Holocaust Survivor Shares Her Story

Holocaust+survivor+Nesse+Godin+talks+to+RHS+students+during+the+Portraits+of+Life+assembly.+In+1941%2C+Godin+was+taken+from+her+home%2C+put+in+a+concentration+camp+and+separated+from+her+parents.+--Adam+Bensimhon

Holocaust survivor Nesse Godin talks to RHS students during the Portraits of Life assembly. In 1941, Godin was taken from her home, put in a concentration camp and separated from her parents. --Adam Bensimhon

Holocaust survivor Nesse Godin talks to RHS students during the Portraits of Life assembly. In 1941, Godin was taken from her home, put in a concentration camp and separated from her parents. --Adam Bensimhon
Holocaust survivor Nesse Godin talks to RHS students during the Portraits of Life assembly. In 1941, Godin was taken from her home, put in a concentration camp and separated from her parents. –Adam Bensimhon

Holocaust survivor Nesse Godin came to RHS Feb. 20 to share her inspirational story of growing up during the Holocaust. She spoke as part of Montgomery College’s Portraits of Life exhibit, which has provided displays and guest speakers at RHS for the past five years.

Godin now volunteers at the Holocaust museum in Washington D.C. to educate others on the tragedies that occurred during the Holocaust. “I’m here for one reason only: to share memories. It’s in our hands to make sure something like the Holocaust never happens again,” Godin said.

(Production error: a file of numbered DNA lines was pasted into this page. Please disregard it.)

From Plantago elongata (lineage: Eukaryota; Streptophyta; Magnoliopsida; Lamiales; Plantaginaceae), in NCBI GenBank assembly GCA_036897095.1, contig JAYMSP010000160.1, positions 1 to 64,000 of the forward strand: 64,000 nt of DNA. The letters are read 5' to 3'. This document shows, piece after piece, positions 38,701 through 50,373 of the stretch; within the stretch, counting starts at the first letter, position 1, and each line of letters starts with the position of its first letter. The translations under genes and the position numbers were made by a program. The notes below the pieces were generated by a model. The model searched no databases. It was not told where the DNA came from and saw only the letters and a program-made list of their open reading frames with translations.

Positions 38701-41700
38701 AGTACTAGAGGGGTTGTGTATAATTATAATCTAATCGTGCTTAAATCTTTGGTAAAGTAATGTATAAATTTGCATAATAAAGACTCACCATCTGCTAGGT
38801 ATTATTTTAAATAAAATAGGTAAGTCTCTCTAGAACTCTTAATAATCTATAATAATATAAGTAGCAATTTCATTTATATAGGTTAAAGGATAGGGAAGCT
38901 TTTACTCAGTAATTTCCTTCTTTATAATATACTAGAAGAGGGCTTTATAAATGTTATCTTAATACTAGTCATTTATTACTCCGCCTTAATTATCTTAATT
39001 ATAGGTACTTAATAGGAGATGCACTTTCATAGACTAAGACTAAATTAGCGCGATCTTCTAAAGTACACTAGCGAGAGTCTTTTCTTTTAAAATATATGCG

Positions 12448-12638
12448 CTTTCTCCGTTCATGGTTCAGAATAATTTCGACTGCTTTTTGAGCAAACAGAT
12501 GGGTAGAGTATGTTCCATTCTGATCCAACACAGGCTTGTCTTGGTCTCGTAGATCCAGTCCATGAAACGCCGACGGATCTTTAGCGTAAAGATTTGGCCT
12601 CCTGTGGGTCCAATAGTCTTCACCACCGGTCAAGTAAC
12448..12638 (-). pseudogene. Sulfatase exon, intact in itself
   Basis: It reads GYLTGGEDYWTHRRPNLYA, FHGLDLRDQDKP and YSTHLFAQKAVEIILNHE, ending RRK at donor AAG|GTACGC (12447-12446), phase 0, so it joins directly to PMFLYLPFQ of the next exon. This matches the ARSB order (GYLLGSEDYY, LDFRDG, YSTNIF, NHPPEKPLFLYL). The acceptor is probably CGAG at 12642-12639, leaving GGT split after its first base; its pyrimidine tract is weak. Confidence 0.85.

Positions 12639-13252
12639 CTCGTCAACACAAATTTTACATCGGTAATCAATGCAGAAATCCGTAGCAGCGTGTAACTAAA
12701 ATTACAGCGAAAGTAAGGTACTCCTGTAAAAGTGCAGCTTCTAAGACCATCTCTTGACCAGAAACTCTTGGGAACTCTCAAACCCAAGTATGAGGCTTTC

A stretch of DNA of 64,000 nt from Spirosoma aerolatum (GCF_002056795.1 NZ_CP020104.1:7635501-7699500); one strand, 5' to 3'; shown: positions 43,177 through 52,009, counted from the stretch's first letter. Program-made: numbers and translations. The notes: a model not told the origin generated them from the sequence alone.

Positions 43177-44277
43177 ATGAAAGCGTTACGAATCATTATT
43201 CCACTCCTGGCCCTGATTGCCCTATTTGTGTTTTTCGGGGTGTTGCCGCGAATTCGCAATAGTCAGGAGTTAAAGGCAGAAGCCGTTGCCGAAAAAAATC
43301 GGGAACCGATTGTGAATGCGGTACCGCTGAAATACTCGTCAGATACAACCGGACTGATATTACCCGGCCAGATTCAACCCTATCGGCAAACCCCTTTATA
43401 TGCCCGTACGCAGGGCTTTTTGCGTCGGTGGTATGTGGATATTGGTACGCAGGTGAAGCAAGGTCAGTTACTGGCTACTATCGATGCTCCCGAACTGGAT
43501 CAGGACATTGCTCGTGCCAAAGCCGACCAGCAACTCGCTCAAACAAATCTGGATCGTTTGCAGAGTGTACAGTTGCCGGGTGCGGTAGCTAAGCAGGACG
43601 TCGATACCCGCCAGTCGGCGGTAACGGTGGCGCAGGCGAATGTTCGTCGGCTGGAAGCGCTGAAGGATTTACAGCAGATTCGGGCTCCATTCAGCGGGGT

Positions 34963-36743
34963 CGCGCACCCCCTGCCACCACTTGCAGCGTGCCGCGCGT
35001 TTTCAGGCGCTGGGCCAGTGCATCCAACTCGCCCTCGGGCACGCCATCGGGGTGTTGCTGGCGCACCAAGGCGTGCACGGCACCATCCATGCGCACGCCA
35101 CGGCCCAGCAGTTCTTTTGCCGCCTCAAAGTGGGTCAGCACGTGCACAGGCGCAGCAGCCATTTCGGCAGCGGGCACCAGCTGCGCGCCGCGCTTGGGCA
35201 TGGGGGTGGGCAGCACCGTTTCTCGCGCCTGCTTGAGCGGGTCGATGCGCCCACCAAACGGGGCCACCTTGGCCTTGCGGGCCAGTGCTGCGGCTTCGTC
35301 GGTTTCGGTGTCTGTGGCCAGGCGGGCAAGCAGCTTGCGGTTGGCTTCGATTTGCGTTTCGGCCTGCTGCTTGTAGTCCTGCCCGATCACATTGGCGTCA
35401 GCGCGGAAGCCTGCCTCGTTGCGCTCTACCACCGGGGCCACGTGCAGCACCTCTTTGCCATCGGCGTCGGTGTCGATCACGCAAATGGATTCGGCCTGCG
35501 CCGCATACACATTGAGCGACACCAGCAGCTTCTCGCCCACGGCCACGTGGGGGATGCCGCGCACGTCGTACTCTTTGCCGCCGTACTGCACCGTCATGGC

Godin lived a normal life as a Jewish girl in Lithuania, experiencing no prejudice until 1941, when she was 13 years old. It began with Nazis marching through her town. At first, she and her family hid in their basement until the armies departed.

Then, Godin’s family was forced to move into a ghetto, a living community surrounded by barbed wire. Nazis came into the ghetto to take away strong men and boys, including Godin’s father. They were taken to camp Aushwitz where the men, including Godin’s father, were killed.

In 1944, Godin was sent to Stutthof concentration camp where she was separated from her mother. Godin recalls horrors in the camp such as being beaten, stripped and starved. “If you found a potato peel, you were lucky” Godin said.

In 1945, the Soviets got involved. “One day, we didn’t see the guards, so the women began to run. The Russian army told us we were free a�� I cried.”

Godin arrived at a relief shelter where she reunited with her mother and met her husband. She immigrated to the U.S. in 1950 and now lives with her husband of 68 years.